In Chapter 3, I cover some of the essentials if you are in a new job or starting to organise for the first time, including finding allies, staying safe, gathering information, choosing a union, getting trained, accessing resources and building your network. Parts of this chapter will be of use to established activists too.
Chapter 4 discusses different models of how unions work, and how they often operate in ways that leave workers passive and disengaged rather than helping us build power. Union weakness and legislative changes have encouraged an emphasis on dealing with issues in an individual and legalistic way. You need to think hard about how you deal with ‘casework’ such as grievance and disciplinary procedures so that it supports rather than undermines your organising. Throughout the book, I explain relevant aspects of the legal framework in Britain, but of course this can’t substitute for professional legal advice when appropriate. The chapter discusses workers’ rights around some issues that often generate casework and that are common in unorganised workplaces – non-payment of wages and dismissal. It covers the pitfalls of casework and ends with some common ‘non-work’ casework issues.
Effective organising is around issues. In Chapter 5, I discuss how to choose issues to organise around and how to communicate about them. This includes the first of four ‘techniques in detail’ sections, about one-to-one organising conversations.
Chapter 6 introduces many more organising concepts and techniques, including identifying and winning over the most influential workers, being systematic about including everyone and knowing how supportive they are, and using trees and networks for communication. It also covers meetings, socialising and democracy, before introducing collective action.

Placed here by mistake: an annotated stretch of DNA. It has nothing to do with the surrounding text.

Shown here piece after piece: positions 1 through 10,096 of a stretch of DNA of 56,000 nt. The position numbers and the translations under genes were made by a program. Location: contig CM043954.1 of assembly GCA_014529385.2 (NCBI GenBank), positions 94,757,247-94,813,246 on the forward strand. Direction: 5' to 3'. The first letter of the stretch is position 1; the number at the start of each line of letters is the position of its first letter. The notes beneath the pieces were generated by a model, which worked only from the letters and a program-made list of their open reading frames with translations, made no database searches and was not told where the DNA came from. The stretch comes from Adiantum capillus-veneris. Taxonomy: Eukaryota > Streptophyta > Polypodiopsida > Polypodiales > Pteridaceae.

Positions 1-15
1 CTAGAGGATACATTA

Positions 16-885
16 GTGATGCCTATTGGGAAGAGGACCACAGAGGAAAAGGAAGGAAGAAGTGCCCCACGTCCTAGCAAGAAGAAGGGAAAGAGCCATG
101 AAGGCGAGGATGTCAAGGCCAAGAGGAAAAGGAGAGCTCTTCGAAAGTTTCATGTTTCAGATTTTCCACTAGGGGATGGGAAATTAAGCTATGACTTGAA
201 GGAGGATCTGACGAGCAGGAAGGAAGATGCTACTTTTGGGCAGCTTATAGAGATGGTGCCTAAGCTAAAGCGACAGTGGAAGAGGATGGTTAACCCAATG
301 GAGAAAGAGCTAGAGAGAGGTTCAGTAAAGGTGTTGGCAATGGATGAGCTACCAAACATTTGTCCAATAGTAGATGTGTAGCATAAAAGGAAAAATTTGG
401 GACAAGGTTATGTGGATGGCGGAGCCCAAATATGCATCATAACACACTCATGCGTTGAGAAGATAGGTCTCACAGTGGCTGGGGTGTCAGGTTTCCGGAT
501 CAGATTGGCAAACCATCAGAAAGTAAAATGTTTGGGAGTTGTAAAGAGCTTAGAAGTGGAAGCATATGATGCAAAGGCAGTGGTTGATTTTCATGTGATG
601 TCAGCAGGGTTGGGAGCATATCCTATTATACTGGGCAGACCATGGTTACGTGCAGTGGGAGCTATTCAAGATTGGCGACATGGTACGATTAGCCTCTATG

We are told by governments, employers and the media that we have certain ‘rights’, but these are limited, infringed all the time and under attack. This was well illustrated when P&O boss Peter Hebblethwaite told MPs that he knowingly broke the law by sacking 800 staff without consultation. He made clear that he would do it again because paying the compensation was cheaper than obeying the law. Laws and policies are useful, but reliance on them limits what we can aim for. In Chapter 7, I discuss how to organise using rights connected with contracts of employment, employer policies, health and safety, discrimination, redundancy, ‘TUPE’ transfers of workers between employers, whistleblowing, union recognition, facility time, and employee forums and works councils. While organising around ‘rights’ is no substitute for collective action, many activists will find themselves using rights before they are in a position to go on strike. This book is intended to be read through, but you may want to skip parts of this chapter and come back to them when you need them. However, I’d strongly encourage you to read the sections on contracts of employment and discrimination, which include fundamentals every workplace organiser needs to know.